Tuesday, 4 December 2012

Red Hot Riding Hood

Red Hot Riding Hood is an animated cartoon short subject, directed by Tex Avery and released on May 8, 1943 by Metro-Goldwyn-Mayer. In 1994 it was voted #7 of The 50 Greatest Cartoons of all time by members of the animation field, making it the highest ranked MGM cartoon on the list. It is one of Avery's most popular cartoons, inspiring several of his own "sequel" shorts as well as influencing other cartoons and feature films for years afterward.
http://en.wikipedia.org/wiki/Red_Hot_Riding_Hood


But the Big Wolf decided if the story wasn’t going to change, he wanted no part of it. Riding Hood agreed. Grandma made it unanimous. Change was a must. The old story was, well, old.

The new story began on the corner of Hollywood and Vine. Wolf was dressed ‘to the nines,’ driving a sparkly convertible, and howling at the ladies. A highly modernized grandma lived in the penthouse of a tall, swanky building.

Likewise, Little Red Riding Hood worked in a nightclub, the wolf ‘hot on her trail.’ Now called Red Hot Riding Hood, the star of the story was introduced to the club audience as the ‘Sweetheart of Swing,’ and a ‘red headed ball of fire.’ Her sexy entrance onto the stage drove Big Wolf absolutely mad, and he acted accordingly.

During a break in her act, Wolf pulled her to his table and asked about a later date. Red Hot Riding Hood declined, saying she had to go visit her grandma. She took off in a cab, closely followed by her discombobulated suitor.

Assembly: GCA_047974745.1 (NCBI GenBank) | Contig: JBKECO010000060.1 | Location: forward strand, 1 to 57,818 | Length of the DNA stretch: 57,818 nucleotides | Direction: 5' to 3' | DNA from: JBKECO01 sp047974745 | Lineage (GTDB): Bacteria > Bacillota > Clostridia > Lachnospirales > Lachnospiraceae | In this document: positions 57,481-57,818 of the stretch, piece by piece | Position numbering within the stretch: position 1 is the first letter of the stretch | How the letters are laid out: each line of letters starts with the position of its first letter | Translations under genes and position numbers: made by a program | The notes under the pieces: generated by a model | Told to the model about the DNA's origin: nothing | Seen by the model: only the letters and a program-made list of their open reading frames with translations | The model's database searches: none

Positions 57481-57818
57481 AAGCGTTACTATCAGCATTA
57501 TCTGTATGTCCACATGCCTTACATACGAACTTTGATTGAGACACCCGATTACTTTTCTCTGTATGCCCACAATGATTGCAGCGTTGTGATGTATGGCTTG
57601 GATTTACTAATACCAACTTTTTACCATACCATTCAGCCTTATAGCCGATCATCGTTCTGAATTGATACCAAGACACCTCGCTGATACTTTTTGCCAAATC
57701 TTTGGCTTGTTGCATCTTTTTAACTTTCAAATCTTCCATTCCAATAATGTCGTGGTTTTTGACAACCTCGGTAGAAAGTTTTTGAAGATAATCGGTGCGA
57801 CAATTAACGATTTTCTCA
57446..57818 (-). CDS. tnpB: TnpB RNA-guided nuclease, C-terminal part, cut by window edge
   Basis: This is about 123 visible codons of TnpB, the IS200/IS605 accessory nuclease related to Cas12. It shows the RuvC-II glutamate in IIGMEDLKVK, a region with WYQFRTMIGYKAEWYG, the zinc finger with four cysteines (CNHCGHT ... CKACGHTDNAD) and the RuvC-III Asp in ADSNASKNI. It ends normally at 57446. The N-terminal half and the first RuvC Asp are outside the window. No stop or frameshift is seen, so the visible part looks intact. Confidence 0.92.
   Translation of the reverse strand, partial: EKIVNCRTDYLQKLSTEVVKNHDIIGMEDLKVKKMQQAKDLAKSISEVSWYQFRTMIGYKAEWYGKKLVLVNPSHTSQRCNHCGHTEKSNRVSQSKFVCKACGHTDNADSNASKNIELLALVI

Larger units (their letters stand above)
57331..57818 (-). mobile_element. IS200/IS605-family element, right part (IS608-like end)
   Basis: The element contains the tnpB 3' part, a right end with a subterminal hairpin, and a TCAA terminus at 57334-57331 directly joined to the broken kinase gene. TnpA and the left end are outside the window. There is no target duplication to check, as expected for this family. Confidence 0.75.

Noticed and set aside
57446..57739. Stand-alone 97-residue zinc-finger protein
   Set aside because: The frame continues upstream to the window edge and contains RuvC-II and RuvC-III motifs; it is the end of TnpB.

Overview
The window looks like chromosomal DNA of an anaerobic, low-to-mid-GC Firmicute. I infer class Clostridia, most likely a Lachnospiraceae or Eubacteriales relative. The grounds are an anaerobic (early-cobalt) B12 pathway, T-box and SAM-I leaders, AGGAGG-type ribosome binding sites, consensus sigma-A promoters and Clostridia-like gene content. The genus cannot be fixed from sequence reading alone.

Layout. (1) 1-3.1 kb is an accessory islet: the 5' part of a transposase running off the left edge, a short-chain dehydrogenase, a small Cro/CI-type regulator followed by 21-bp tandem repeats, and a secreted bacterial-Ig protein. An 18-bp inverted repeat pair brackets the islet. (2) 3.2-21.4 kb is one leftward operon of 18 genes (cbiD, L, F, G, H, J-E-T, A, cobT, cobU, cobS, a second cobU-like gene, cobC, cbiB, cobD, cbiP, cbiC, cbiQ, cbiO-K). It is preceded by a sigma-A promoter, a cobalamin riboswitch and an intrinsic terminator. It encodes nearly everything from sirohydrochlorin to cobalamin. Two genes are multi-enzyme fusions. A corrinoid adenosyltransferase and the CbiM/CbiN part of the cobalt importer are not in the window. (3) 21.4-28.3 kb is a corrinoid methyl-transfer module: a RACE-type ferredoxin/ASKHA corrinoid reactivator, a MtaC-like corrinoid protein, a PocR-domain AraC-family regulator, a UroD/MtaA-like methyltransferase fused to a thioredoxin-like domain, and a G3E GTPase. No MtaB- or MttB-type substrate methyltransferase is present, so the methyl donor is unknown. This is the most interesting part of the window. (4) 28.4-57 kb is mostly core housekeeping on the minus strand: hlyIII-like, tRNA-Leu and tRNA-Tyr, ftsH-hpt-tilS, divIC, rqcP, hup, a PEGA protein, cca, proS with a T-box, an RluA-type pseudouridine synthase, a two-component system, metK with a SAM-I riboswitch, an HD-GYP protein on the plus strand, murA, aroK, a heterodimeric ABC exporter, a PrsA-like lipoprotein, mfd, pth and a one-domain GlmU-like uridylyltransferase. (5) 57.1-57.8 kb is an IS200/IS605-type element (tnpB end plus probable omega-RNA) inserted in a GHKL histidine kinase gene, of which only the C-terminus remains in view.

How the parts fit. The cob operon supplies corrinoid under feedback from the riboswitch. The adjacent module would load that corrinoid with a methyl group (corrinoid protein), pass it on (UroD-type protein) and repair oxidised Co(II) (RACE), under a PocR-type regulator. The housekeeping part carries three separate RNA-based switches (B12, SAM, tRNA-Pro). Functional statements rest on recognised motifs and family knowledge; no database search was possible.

Wolf burst into grandma’s apartment, and GRANDMA went wild. Her physical attraction to him was immediate and evident. Not what he was expecting or desiring, Wolf clamored for the door.

Unfortunately, grandma beat him to it and locked it. In typical cartoon slapstick they chased and ducked, ducked and chased. To extricate himself, Wolf jumped out the window, landing where he began, tangled in a streetlamp at Hollywood and Vine.

The cartoon ended with Wolf seated at the club once again, bandaged and swearing off women until death. His ghost began where he ended, making a complete fool of himself as Red Hot Riding Hood once again made her stage entrance.
Grey Hall
http://www.examiner.com/article/7th-best-cartoon-ever-red-hot-riding-hood

The title character of Red Hot Riding Hood was designed as a pin-up, to boost Army morale, but the Hays Office objected to the wolf's reaction to Red — "showing body heat, the steam coming out of the collar, and the tongue rolling out" and forced Avery to make cuts. "Sometimes we would just stiffen him out in mid-air; he'd make a take and his whole body would stiffen out like an arrow! And they cut that one out on us." Such imagery was apparently important enough to Avery that, rather than capitulate, he devised a strategy to salvage it. He would insert a number of over-the-top gags he knew would be cut, and the ones he really wanted would be left alone by a then-satisfied censor. Like Djuna Barnes, Avery knew that kids — and soldiers — "like Red Riding Hood and the wolf in bed!"
http://brightlightsfilm.com/22/texaverytales.php 

Tex Avery's first excursion into animated sexual frenzy is his best. Some have suggested that having the Wolf's pursuit by Grandma follow the raging libido scene was a mistake in pacing, but it all works for me. It's too bad Avery didn't complete the opening misdirection by having the FIRST title card read "Little Red Riding Hood," but it goes by so quickly, and is drawn so conservatively that it doesn't really hurt. Besides, is there a context in which this film could be realistically expected to be shown where the audience would be truly surprised when it doesn't turn out to be a straight version of the fairy-tale?
Ted Watson (tbrittreid)
http://uk.imdb.com/title/tt0036295/reviews 


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